Lay down your stack of slices and use your fingertips to mush it together into one piece. Try to get all the slices to adhere together and blend realistically without distorting the lines too much. 

Step 10: Lift

Carefully pull away from your work surface. If it's stuck, use the tissue blade to slice away whatever you can. 

Step 11: Parallelogram

You can cut any shape you want, really. I suppose it depends on your tastes. Again, press straight down with the tissue blade to prevent distortions. 

Step 12: Back to the Rice

Grab a blob of the rice clay and dab a bit of liquid clay on the top. This will help the salmon piece adhere during baking. 

Step 13: Texturing

Stick a piece of your salmon to the prepared rice blob. It might slide around now, but it will be joined properly later. Use a bristle brush to scratch some lines into the surface of the clay. 

Step 14: Hanging Wire

Cut a short length of wire and use your round nose pliers to bend it into a U shape. 

Step 15: Careful, Now...

Push the wire loop into the middle of the clay. Align it parallel to the direction you want the earrings to hang. Make sure to leave enough room at the top for a jump ring to move freely. Now you're done with the clay portion! Bake it for 20-30 minutes at 275 degrees Fahrenheit. Use piece of cardboard (don't worry, it shouldn't burn) or a pan filled with polyester fiberfill (it won't melt) to support your piece. Avoid baking on aluminum foil, which tends to leave shiny, flat spots where it contacts the clay during baking. 

Step 16: Hardware

While your piece(s) bake, find a set of ear wires and jump rings. To open a jump ring, grasp it on either side of the opening with a pair of jewelry pliers. Bend the ends in opposite directions. Don't pull them straight away from each other! This makes the jump ring weaker and more difficult to close properly. 

Step 17: Finish It

Top off your cute sushi with semi-gloss Varathane (formerly Flecto, now Rustoleum). One or two coats, applied with a soft clean paintbrush, should do it. 

Step 18: Finally...

Once your finish dries and you've attached your hardware, you're done! Enjoy <3

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    26 Discussions


    2 years ago

    I made some of these years ago along with some hamburger earrings for a girlfriend. I must admit yours are fancier. Nice work.


    3 years ago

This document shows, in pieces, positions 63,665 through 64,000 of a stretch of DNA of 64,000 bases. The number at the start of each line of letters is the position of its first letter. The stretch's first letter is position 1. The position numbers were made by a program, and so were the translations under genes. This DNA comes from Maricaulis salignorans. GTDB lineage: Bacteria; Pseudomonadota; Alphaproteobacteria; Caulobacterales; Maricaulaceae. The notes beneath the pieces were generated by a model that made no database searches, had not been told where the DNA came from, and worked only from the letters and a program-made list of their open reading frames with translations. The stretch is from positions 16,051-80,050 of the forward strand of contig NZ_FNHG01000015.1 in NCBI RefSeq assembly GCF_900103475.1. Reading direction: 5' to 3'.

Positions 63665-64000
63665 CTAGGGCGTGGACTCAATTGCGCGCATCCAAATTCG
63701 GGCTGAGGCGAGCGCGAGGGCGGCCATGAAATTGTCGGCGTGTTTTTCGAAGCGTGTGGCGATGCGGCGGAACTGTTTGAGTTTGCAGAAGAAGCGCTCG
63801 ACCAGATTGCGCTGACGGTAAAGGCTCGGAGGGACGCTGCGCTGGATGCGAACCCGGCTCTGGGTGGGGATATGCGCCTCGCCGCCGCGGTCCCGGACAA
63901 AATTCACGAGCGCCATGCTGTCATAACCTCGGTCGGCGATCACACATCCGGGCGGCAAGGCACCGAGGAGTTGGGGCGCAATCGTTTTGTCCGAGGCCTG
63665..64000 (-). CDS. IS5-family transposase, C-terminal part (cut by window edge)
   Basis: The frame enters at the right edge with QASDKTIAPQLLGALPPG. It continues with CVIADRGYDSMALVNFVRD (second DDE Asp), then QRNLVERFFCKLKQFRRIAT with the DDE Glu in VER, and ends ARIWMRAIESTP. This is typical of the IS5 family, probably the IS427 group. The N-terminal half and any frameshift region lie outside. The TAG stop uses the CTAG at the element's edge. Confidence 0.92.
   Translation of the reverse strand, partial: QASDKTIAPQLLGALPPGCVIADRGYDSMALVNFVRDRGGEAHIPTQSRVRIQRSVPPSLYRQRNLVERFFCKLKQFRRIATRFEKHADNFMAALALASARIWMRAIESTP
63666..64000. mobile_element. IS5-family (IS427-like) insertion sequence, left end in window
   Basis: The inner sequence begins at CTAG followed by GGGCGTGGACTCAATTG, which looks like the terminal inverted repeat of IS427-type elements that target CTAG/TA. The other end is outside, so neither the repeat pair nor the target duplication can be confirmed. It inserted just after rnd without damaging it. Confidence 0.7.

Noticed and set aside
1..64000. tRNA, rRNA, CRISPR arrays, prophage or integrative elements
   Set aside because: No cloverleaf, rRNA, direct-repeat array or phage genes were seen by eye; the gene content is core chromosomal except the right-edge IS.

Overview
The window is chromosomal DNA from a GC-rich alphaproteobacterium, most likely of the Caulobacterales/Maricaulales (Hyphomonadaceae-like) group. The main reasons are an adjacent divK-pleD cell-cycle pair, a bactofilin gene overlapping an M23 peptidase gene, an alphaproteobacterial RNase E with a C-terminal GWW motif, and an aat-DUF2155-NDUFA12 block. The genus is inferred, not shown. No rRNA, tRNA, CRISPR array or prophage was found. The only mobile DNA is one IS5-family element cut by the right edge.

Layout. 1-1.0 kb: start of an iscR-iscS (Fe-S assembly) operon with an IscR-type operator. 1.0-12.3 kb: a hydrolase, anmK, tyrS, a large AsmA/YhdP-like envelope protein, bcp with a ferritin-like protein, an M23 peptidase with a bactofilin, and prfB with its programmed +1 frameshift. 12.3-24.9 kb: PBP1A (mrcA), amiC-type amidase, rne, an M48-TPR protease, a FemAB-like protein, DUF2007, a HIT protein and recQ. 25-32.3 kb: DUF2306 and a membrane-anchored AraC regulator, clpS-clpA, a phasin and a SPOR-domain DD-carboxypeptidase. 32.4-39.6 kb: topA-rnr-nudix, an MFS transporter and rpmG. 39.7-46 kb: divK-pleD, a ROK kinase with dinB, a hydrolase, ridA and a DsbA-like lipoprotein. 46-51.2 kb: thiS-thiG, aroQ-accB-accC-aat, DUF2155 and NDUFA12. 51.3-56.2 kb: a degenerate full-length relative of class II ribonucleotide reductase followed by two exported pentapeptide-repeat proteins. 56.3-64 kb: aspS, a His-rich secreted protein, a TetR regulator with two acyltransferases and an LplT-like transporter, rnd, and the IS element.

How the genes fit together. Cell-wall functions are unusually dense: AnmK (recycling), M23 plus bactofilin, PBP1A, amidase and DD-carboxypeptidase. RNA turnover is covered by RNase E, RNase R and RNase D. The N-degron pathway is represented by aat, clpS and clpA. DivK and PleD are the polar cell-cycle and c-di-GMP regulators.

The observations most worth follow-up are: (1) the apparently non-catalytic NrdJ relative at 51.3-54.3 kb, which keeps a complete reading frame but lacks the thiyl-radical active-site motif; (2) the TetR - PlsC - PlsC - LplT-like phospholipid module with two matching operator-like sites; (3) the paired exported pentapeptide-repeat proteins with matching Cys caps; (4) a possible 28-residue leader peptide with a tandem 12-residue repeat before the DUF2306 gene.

Whoa! Very cool. A lot easier than I expected. I'm excited to make these!


    3 years ago on Introduction

    I love these! It was interesting seeing how you made the sushi look so real and delicious looking. Hopefully I will have time soon to make them myself.

    girly girls

    3 years ago

    could you make one with bacon instead of salmon


    5 years ago on Step 15

    If you are using a gas stove, I wouldn't recommend the cardboard though.


    5 years ago

    Now I wish I had begged harder for that polymer clay... ;_;


    5 years ago on Introduction

    Pretty cool
    While i'm watching this, i listen to some good music. (Spiro Gyra Acess all Areas)
    I saw them live many years ago.... around here. (1982)
    I was pretty good at throwing Frisbees and Aerobees as well at that time. The Aerobees took me some time to tune, but i finally worked it out.
    In the meantime we learned to to cure and smoke salmon, as well as pork and also how to bake bread.
    I never had the idea to fake such a food for pictures.
    But i looks really tasty.
    I'm not a photographer, never have been. I tried, but never succeded...

    I bought some cameras, but always the wrong ones i guess.

    1 reply

    5 years ago

    good imagination but why would someone where those oh and also your clay work is really nice (I have really bad luck at trying to form clay)

    1 reply

    5 years ago

    I thought they were real till I read your wat you did well made and so realistic


    5 years ago

    The salmon is so realistic!!!! Wow. Wondering if there's a way to make the rice ball textured...

    1 reply